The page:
Finnish military grants athlete status to e-sports conscripts

Finland's military will grant e-sports players special athlete status in future, allowing them to take extra time off from compulsory military service to compete in e-sports events.

Miika Tekoniemi plays Overwatch in his home. Image: Juhani Kenttämaa / Yle

Young people pursuing a career in the increasingly-lucrative field of e-sports will be able to serve their compulsory service in the Finnish Defence Forces as an athlete in future. The Finnish Defence Forces will allow the e-sports players to serve with the same status as elite sportspeople, giving them special privileges as they undertake their compulsory service.

Conscripts meeting the requirements will be assessed as part of the special forces selection associated with every round of call-ups. The Finnish E-sports Federation will assist in the assessment of possible candidates.

"By completing their military service in the Sports School, e-sports professionals will have enough time to practice and compete," the federation's director Joonas Kapiainen said in a press release.

Compulsory service

Finland's military already runs a Sports School that enables talented athletes to continue training during their military service. Day-to-day training is carried out in cooperation with the Helsinki Metropolitan Area Sports Academy and the Vuokatti-Ruka Sports Academy and conscripts in the school are generally given more holidays to participate in competitions and intensive sports camps.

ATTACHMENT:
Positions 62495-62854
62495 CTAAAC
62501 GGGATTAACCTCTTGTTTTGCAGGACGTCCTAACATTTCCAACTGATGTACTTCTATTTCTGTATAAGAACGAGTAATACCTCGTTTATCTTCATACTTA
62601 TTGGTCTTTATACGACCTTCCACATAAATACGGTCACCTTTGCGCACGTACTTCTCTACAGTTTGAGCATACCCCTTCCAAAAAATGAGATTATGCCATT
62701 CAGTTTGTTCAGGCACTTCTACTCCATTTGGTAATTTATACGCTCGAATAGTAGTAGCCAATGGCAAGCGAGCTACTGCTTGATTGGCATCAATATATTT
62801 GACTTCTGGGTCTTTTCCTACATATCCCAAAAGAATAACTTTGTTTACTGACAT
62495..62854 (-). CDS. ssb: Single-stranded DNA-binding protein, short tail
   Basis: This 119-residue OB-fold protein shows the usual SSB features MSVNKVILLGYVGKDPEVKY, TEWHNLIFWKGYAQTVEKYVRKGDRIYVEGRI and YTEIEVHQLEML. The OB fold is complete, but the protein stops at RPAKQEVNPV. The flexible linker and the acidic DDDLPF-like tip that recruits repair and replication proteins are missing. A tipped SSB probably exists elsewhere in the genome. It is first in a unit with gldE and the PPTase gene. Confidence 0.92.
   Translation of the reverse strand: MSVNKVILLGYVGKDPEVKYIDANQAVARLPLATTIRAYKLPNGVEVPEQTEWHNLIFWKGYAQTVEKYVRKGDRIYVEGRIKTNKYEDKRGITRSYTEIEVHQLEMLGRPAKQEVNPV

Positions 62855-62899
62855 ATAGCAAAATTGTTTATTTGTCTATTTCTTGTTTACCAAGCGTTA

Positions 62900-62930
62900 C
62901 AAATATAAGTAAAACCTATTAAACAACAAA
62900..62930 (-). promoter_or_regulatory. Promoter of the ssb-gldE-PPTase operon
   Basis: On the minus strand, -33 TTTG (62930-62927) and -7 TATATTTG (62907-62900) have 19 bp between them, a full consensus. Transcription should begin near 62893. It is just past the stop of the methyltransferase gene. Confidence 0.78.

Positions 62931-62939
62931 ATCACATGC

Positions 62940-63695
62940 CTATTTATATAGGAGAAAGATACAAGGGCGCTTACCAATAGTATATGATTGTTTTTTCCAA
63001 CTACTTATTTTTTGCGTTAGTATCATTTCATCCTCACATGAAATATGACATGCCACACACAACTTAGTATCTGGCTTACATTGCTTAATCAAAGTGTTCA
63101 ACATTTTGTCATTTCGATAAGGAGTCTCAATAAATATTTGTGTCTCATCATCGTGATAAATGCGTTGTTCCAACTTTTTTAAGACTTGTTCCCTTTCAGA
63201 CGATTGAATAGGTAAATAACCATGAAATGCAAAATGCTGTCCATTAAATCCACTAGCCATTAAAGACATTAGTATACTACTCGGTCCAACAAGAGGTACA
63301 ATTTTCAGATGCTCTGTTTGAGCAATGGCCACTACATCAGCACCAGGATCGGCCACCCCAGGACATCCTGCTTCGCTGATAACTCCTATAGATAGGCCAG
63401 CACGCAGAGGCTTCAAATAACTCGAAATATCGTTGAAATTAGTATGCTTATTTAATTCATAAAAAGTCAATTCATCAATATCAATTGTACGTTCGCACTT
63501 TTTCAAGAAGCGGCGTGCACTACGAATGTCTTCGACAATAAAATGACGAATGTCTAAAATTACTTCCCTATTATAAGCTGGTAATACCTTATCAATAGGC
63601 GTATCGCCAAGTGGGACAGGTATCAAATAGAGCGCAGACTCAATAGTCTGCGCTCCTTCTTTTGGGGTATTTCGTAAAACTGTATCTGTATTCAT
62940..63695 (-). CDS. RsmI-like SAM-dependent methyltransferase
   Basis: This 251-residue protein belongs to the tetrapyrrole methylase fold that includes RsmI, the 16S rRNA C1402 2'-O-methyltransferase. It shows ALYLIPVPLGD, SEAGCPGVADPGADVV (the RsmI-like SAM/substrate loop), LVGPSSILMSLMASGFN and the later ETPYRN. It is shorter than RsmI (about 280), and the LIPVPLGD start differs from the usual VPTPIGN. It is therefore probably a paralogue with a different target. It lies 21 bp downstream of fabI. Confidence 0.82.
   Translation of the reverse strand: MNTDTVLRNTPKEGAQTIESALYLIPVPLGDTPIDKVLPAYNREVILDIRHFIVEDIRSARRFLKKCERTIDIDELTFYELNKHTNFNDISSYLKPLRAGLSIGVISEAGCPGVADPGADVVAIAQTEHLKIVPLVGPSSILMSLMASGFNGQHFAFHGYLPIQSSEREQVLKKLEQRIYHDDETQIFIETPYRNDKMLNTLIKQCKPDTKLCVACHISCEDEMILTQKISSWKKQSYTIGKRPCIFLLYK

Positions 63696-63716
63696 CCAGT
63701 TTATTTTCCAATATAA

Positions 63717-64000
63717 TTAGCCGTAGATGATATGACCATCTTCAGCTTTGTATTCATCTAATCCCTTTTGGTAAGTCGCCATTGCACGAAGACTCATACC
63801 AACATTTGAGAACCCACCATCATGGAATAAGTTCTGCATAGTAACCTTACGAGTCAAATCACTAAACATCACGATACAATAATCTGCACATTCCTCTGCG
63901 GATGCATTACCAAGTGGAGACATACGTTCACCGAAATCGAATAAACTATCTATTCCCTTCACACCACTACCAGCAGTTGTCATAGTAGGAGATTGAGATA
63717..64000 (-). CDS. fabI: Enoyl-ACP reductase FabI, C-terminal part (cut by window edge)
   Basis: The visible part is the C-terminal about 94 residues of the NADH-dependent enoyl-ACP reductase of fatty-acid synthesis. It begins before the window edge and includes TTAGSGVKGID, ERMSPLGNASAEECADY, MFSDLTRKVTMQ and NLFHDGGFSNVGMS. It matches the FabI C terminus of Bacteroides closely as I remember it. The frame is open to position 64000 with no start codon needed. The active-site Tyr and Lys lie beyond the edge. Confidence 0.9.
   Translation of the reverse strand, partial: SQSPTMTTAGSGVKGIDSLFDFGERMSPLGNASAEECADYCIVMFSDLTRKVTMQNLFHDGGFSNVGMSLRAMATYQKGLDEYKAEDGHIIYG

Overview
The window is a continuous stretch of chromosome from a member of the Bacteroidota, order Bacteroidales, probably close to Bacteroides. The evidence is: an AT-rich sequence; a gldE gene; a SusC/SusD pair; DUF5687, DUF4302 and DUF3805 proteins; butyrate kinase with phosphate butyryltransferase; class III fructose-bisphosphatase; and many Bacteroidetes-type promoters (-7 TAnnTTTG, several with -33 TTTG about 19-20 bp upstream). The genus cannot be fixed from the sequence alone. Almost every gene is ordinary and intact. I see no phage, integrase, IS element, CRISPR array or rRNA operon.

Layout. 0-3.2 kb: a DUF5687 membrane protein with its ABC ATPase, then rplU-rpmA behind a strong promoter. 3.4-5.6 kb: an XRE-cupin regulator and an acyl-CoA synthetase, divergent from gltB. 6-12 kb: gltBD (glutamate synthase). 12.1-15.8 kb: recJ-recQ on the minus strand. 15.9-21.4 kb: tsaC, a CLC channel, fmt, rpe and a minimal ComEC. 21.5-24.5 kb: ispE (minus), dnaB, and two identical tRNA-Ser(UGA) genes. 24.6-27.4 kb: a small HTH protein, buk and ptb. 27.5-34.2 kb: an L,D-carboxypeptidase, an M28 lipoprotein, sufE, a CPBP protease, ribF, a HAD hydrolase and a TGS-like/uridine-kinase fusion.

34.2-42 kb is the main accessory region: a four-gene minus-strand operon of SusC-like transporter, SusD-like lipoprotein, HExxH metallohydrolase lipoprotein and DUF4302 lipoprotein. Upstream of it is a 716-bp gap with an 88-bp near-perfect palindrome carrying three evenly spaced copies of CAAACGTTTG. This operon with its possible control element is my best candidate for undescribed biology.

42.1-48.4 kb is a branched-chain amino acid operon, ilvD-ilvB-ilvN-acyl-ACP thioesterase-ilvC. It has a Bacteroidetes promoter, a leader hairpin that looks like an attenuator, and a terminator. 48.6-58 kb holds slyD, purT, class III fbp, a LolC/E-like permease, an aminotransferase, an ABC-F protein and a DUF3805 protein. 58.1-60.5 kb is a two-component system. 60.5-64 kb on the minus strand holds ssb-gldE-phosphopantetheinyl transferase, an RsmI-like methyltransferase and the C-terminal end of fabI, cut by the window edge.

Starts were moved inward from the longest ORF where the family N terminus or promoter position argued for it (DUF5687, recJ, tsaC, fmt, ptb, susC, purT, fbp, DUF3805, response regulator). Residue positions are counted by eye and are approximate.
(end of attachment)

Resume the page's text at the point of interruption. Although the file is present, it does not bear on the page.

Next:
The period of compulsory military service for these athletes is either 165 or 347 days. Normally, rank and file conscripts serve 165, 255 or 347 days, while those trained as NCOs or reserve officers serve the longer 347-day period.

All adult males in Finland are required to serve their country before they are 30 years old, in either military or civilian service. Conscientious objectors face a penalty of 173 days in prison, minus any served days. Such sentences are usually served in full, with no parole.

Keeping up with the times

Playing video games, or e-sports, is on the rise the world over. The e-sports research company Newzoo predicted in May that the global revenue from e-sports will exceed a billion dollars before the year 2020.

Last year, the Finnish ice hockey league HIFK established a 'Helsinki Red' e-sports team to compete in the multiplayer shooting game Overwatch. At the beginning of 2017, the soccer team SJK also sponsored its own e-sports team to compete in Interactive FIFA tournaments.